Re: why is xinetd not installed by default in FC6?

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Tim wrote:
> As far as I was aware, xinetd (or the prior inetd), was just for running
> services that didn't act as stand-alone, continuously running, services.
> Xinetd would start them up, as needed.  Which, obviously, isn't
> efficient for anything that's slow to start up.  (Been there, done that,
> before having anything ever to do with Linux.)
> 
> Perhaps xinetd wasn't working as you thought it did, or that there's a
> way to use it with ssh in the manner I just described.

You're right, except ...

Many services can be run from (x)inetd even if they can also run as
standalone daemons. This used to be considered good practice for daemons
which might well not be needed -- they would start and run if you needed
them, otherwise they didn't take up precious memory.

I understand that OpenSSH can be run this way: from man sshd on FC6:
  -i   Specifies that sshd is being run from inetd(8).  sshd is normally
       not run from inetd because it needs to generate the server key
       before it can respond to the client, and this may take tens of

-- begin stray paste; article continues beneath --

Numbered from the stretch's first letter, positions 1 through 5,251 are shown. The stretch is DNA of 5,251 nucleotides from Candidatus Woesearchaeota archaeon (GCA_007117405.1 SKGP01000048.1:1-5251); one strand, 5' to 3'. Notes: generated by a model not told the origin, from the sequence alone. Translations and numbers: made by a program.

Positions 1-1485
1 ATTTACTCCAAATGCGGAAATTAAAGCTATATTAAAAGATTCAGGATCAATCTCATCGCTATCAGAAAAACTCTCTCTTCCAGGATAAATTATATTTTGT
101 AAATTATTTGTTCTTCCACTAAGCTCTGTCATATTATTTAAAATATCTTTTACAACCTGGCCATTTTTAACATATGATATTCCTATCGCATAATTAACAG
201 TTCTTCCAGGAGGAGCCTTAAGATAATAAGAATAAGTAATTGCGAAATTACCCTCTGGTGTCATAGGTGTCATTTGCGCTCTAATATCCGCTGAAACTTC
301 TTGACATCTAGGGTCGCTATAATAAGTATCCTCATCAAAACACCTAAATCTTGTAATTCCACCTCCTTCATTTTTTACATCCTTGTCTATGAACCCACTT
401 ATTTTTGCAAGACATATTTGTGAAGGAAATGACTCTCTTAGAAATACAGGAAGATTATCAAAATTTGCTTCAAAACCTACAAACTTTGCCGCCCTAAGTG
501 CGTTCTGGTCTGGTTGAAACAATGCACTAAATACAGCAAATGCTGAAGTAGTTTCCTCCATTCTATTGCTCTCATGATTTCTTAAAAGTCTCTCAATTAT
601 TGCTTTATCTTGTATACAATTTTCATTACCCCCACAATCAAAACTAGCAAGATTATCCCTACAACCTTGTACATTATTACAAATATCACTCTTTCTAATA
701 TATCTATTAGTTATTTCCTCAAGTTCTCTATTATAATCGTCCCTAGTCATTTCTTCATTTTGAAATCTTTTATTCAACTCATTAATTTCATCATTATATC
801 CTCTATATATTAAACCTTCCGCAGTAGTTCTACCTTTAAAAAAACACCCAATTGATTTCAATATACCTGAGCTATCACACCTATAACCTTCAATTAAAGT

seconds.  Clients would have to wait too long if the key was
       regenerated every time.  However, with small key sizes (e.g.,
       512) using sshd from inetd may be feasible.

As far as I can tell, the server key is only needed for SSH protocol 1,
and it wouldn't take so long on todays computers anyway.

These days, it's considered better practice to turn network daemons right
off if you're not going to use them, and daemons you are going to use
might as well be loaded anyway. That only leaves daemons you *might* use,
and for many sites there won't be enough of them to justify running an
extra (x)inetd process.

Hope this helps,

James.

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